Cutler v. Wills et al, No. 3:2023cv03127 - Document 94 (S.D. Ill. 2024)

Court Description: ORDER denying 68 Motion for Reconsideration and denying 90 MOTION for Reconsideration filed by Chad Cutler. Signed by Magistrate Judge Gilbert C. Sison on 6/4/2024. (klh)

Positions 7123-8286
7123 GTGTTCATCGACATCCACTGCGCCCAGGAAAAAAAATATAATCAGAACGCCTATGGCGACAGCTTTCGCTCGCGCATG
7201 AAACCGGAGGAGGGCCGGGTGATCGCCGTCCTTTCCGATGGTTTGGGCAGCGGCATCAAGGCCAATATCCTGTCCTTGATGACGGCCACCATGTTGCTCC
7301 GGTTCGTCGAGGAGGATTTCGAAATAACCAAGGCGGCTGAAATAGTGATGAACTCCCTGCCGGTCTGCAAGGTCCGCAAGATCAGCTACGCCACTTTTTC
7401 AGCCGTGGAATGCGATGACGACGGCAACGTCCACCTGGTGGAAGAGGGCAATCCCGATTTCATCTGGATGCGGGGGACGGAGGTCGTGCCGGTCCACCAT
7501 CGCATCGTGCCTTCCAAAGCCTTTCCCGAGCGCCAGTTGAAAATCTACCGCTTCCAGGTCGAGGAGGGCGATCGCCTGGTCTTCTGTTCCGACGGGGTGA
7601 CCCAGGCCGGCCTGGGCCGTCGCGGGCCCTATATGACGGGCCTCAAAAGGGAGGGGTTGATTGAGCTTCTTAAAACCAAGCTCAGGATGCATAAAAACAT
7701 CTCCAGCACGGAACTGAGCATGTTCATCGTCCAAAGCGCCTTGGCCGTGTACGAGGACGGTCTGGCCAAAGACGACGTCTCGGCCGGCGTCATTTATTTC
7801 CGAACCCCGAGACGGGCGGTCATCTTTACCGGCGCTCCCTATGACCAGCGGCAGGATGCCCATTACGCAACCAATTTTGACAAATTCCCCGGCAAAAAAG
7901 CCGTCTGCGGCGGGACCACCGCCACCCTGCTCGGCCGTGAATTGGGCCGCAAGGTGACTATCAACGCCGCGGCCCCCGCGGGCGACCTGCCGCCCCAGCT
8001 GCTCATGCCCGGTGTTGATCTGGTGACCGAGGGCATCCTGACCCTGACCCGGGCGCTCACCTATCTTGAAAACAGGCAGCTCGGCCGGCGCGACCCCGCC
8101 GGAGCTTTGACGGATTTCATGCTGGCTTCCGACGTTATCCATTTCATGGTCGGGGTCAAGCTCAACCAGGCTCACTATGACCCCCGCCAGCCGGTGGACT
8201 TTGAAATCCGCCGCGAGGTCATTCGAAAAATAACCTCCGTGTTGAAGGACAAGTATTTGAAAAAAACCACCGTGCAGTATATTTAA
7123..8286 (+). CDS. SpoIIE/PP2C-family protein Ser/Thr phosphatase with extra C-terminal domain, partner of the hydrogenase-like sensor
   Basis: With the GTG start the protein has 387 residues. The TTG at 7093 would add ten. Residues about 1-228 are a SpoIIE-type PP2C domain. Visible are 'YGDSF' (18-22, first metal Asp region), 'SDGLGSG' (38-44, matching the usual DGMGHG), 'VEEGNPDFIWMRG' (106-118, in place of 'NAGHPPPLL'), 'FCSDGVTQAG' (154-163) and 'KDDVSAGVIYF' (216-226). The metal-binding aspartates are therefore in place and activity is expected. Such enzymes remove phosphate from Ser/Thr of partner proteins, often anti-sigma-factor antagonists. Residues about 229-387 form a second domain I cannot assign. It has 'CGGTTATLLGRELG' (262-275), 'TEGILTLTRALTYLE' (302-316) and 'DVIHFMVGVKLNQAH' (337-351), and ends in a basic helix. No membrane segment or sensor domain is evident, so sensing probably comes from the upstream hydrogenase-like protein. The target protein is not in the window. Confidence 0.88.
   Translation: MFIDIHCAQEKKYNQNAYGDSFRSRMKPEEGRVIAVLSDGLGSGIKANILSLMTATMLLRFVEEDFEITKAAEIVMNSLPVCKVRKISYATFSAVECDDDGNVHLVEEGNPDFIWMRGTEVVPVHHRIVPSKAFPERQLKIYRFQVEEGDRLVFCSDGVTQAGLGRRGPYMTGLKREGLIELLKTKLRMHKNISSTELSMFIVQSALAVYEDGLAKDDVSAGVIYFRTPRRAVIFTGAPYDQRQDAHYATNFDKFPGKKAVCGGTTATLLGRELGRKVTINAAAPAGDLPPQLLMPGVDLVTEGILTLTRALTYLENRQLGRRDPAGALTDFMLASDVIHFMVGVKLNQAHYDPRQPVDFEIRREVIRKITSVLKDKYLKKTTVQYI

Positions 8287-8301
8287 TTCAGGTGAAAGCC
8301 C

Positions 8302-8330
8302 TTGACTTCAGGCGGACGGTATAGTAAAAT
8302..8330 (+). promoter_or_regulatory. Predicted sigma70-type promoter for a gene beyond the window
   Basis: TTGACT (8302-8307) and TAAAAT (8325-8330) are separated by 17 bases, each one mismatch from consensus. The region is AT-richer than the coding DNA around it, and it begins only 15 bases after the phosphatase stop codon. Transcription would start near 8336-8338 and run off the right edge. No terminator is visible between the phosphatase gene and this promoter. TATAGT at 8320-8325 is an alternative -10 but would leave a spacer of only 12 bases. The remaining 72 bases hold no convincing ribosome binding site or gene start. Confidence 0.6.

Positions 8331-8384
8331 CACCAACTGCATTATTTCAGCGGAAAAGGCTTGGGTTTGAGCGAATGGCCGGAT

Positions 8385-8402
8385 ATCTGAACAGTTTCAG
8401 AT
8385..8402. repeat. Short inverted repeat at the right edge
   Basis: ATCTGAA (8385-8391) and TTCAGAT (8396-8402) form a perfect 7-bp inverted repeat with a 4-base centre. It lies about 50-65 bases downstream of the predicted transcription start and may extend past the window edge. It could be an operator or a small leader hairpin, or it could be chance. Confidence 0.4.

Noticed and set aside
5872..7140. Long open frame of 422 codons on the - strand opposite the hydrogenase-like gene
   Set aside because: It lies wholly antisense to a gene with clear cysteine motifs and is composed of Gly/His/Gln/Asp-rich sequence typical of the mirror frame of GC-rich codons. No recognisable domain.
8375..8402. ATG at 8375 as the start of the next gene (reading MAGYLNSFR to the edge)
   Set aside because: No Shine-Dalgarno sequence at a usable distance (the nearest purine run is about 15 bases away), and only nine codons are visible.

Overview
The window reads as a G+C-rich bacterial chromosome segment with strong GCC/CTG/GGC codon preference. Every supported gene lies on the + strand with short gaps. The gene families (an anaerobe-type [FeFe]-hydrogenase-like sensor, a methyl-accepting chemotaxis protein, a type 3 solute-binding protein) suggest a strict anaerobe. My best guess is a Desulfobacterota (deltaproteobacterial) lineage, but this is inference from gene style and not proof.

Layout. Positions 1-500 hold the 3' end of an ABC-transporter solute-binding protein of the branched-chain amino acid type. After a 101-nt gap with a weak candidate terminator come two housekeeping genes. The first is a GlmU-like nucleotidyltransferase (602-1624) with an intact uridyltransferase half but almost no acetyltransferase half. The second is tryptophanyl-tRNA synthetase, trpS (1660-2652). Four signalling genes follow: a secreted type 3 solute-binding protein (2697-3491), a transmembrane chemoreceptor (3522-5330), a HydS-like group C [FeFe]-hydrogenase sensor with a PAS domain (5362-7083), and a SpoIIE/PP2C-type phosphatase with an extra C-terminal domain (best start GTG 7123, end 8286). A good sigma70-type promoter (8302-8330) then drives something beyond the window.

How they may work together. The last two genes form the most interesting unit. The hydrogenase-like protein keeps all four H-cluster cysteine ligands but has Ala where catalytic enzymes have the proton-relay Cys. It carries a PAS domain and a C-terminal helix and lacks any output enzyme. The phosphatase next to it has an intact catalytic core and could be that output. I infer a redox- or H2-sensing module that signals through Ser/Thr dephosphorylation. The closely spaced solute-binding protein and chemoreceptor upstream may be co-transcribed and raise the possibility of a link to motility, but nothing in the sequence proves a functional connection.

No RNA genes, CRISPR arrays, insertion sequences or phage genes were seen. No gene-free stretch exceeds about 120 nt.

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Cutler v. Wills et al Doc. 94 UNITED STATES DISTRICT COURT FOR THE SOUTHERN DISTRICT OF ILLINOIS CHAD CUTLER, Plaintiff, vs. ANTHONY WILLS, Defendant. ) ) ) ) ) ) ) ) ) Case No. 3:23-cv-03127-GCS MEMORANDUM & ORDER SISON, Magistrate Judge: INTRODUCTION AND BACKGROUND Pending before the Court are two motions to reconsider filed by Plaintiff Chad Cutler. (Doc. 68, 90). Specifically, Plaintiff moves the Court to reconsider the Memorandum & Order dated February 7, 2024 (Doc. 65), denying his motion for preliminary injunction. Wills opposes the motions. (Doc. 80, 92). Based on the reasons delineated below, the Court DENIES the motions. Plaintiff, an inmate of the Illinois Department of Corrections (“IDOC”) currently incarcerated at Menard Correctional Center (“Menard”), brings this action pursuant to 42 U.S.C. § 1983 for alleged deprivations of his constitutional rights. Plaintiff claims that he is suffering from untreated and undiagnosed episodes of paralysis that put him in danger of attack and sexual assault by other inmates. Plaintiff seeks monetary damages and injunctive relief. Page 1 of 7 Plaintiff alleges that he has low functioning autism and another condition that has not been diagnosed or evaluated. (Doc. 1, p. 3). This second condition causes Plaintiff to enter a paralytic state when under extreme stress or at other random moments. During these episodes, Plaintiff experiences a loss of voluntary movement that lasts for minutes or hours. Id. When Plaintiff is in such a state, he is utterly defenseless to violent or sexual advances by other inmates. Id. On July 10, 2023, Plaintiff began writing the medical department at Menard with requests for urgent medical attention. (Doc. 1, p. 4). Plaintiff states he has submitted over fifty requests. All such requests have been ignored for over seventy days. Id. Plaintiff has also submitted three PREA reports due to the high likelihood of being raped or maimed by a cellmate during a paralytic episode. (Doc. 1, p. 4). In July, Plaintiff wrote to his counselor twice seeking assistance with acquiring medical attention, and he did not receive a response. Id. at p. 5. On July 21, 2023, Plaintiff appeared before the Administrative Review Board (“ARB”) and described his unsuccessful attempts to be treated and that his condition places him in danger. Id. He also wrote emergency grievances on August 20, 2023, and September 1, 2023. On September 27, 2023, Plaintiff again appeared before the ARB and presented his issues with obtaining medical treatment and not receiving recognition of his condition by staff, which makes him vulnerable to an attack by another inmate. (Doc. 9). Despite notifying prison officials that he is being denied medical treatment, his condition continues to go untreated and ignored by medical staff, thus placing him in a dangerous situation. Id. at p. 2-4. Page 2 of 7 On October 16, 2023, the Court performed its preliminary screening Order pursuant to 28 U.S.C. § 1915A and allowed Plaintiff to proceed on an Eighth Amendment claim against Defendant Wills for deliberate indifference to a serious medical need. (Doc. 11). DISCUSSION The Federal Rules of Civil Procedure do not explicitly contemplate motions to reconsider. Nevertheless, the Seventh Circuit has approved of district courts construing motions pursuant to the standards set forth in Federal Rule of Civil Procedure 59(e) or 60(b) if it appears that a party is requesting relief available under those Rules. See United States v. Deutsch, 981 F.2d 299, 300 (7th Cir. 1992). A motion under Rule 59(e) must be filed “no later than 28 days after the entry of judgment/order to be timely. This time limit is unyielding.” Banks v. Chicago Bd. of Educ., 750 F. 3d 663, 666 (7th Cir. 2014) (citations omitted). The Court cannot extend the 28-day deadline imposed by Rule 59(e). Id. (citing FED. R. CIV. PROC. 6(b)(2); Justice v. Town of Cicero, Ill., 682 F. 3d 662, 664665 (7th Cir. 2012)). When a motion to reconsider is filed more than 28 days after the entry of judgment/order, the Court is to treat the motion as filed under Rule 60(b). Id. Here, the first motion to reconsider was filed on March 6, 2024, within the 28-day deadline. (Doc. 68). Thus, the Court will consider that motion under Rule 59(e). However, the second motion to reconsider was filed on April 24, 2024. (Doc. 90). Therefore, the Court will consider that motion under Rule 60(b). Page 3 of 7 Altering or amending through Rule 59(e) is an “extraordinary remed[y] reserved for the exceptional case.” Foster v. DeLuca, 545 F.3d 582, 584 (7th Cir. 2008). Rule 59 motions are for the limited purpose of correcting a “manifest error,” and “[a] ‘manifest error’ is not demonstrated by the disappointment of the losing party”; rather, “[i]t is the wholesale disregard, misapplication, or failure to recognize controlling precedent.” Oto v. Metropolitan Life Ins. Co., 224 F.3d 601, 606 (7th Cir. 2000) (citation and internal quotations omitted). Rule 59(e) permits the Court to alter or amend judgments upon motion filed no later than 28 days after the date of entry. A Rule 59(e) motion “is only proper when the movant presents newly discovered evidence . . . or if the movant points to evidence in the record that clearly establishes a manifest error of law or fact.” Burritt v. Ditlefsen, 807 F.3d 239, 252-253 (7th Cir. 2015) (citations and internal quotations omitted). The motion is not an invitation to rehash previously considered and rejected arguments. See Bordelon v. Chicago School Reform Bd. of Trustees, 233 F.3d 524, 529 (7th Cir. 2000). Under Rule 60(b), a Court may vacate a final judgment for mistake, inadvertence, surprise, or excusable neglect; fraud or misconduct of the opposing party; a judgment that is void or discharged; newly discovered evidence; or “any other reason that justifies relief.” FED. R. CIV. PROC. 60(b)(1)-(6). Despite the catchall provision of allowing a court to grant relief for “any other reason,” Rule 60(b) is still an “extraordinary remedy and is granted only in exceptional circumstances.” Wickens v. Shell Oil Co., 620 F. 3d 747, 759 (7th Cir. 2010) (quoting Dickerson v. Board of Educ. of Ford Heights, Ill., 32 F.3d 1114, 1116 (7th Cir. 1994)). Page 4 of 7 As to the motion to reconsider filed on March 6, 2024, the Court finds that there is no manifest error of law or fact under the standard set forth under Rule 59(e). Clearly, Cutler takes issues with the Court’s decision to deny his motion for preliminary injunction. Further, as noted by the record, the Court afforded Cutler the opportunity to supplement his motion after the Court conducted a lengthy hearing on the motion for preliminary injunction. Additionally, the Court listened and observed Cutler testify during the hearing. In fact, during the preliminary injunction hearing Cutler testified that his medical condition is not obvious to other inmates, as he tries to hide it; that he has never been assaulted because of this medical condition; and that he has never been threatened because of this medical condition. Even so, Cutler primarily rehashes and reargues points raised in his numerous pleadings and during the preliminary injunction hearing. Moreover, the Court addressed these issues in its extensive and thorough Memorandum & Order denying the motion for preliminary injunction. Cutler, inter alia, argues the following in support of his motion for reconsideration: 1) the facts of his case have been misunderstood and cited incorrectly; 2) Defendant Wills has liberally distorted the facts and the Court accepted these distortions; 3) the Court is mistaken is finding that he has not provided verifiable evidence that he suffers from episodes of paralysis which would be an objectively serious condition; and 4) Wills knew of and disregarded such risk to his health. Page 5 of 7 The Court rejects all these arguments. The Court did not overlook significant facts that would have changed the outcome of the undersigned’s decision. The Court remains convinced of the correctness of its decision. There has not been a wholesale disregard for, misapplication of, or failure to recognize controlling precedent. Instead, this is an instance where the losing party is disappointed by the outcome. This alone is insufficient to warrant a reversal. Thus, the Court DENIES Plaintiff’s motion for reconsideration filed on March 6, 2024. (Doc. 68). As to Plaintiff’s motion for reconsideration filed on April 24, 2024, the Court likewise DENIES that motion. Specifically, the Court finds that there is no mistake, inadvertence, surprise, or excusable neglect; fraud or misconduct of the opposing party; a judgment that is void or discharged; newly discovered evidence; or any other reason that justifies relief under the standard set forth under Rule 60(b). On February 28, 2024, Cutler filed a motion for leave to file an amended complaint. (Doc. 66).1 Plaintiff maintains that this proposed amended complaint contains four new claims of First Amendment violations which are directly related to his Eighth Amendment claim of deliberate indifference and further supports his motion for preliminary injunction. At this point in the litigation, a motion to reconsider based on Cutler’s proposed amended complaint is premature as that amended complaint is not before the Court. The Court notes that this motion is still under advisement and a decision will be issued in due course. 1 Page 6 of 7 CONCLUSION For the above-stated reasons, the Court DENIES Plaintiff’s motions to reconsider. (Doc. 68, 90). IT IS SO ORDERED. Digitally signed by Judge Sison Date: 2024.06.04 13:35:57 -05'00' ______________________________ DATED: June 4, 2024. GILBERT C. SISON United States Magistrate Judge Page 7 of 7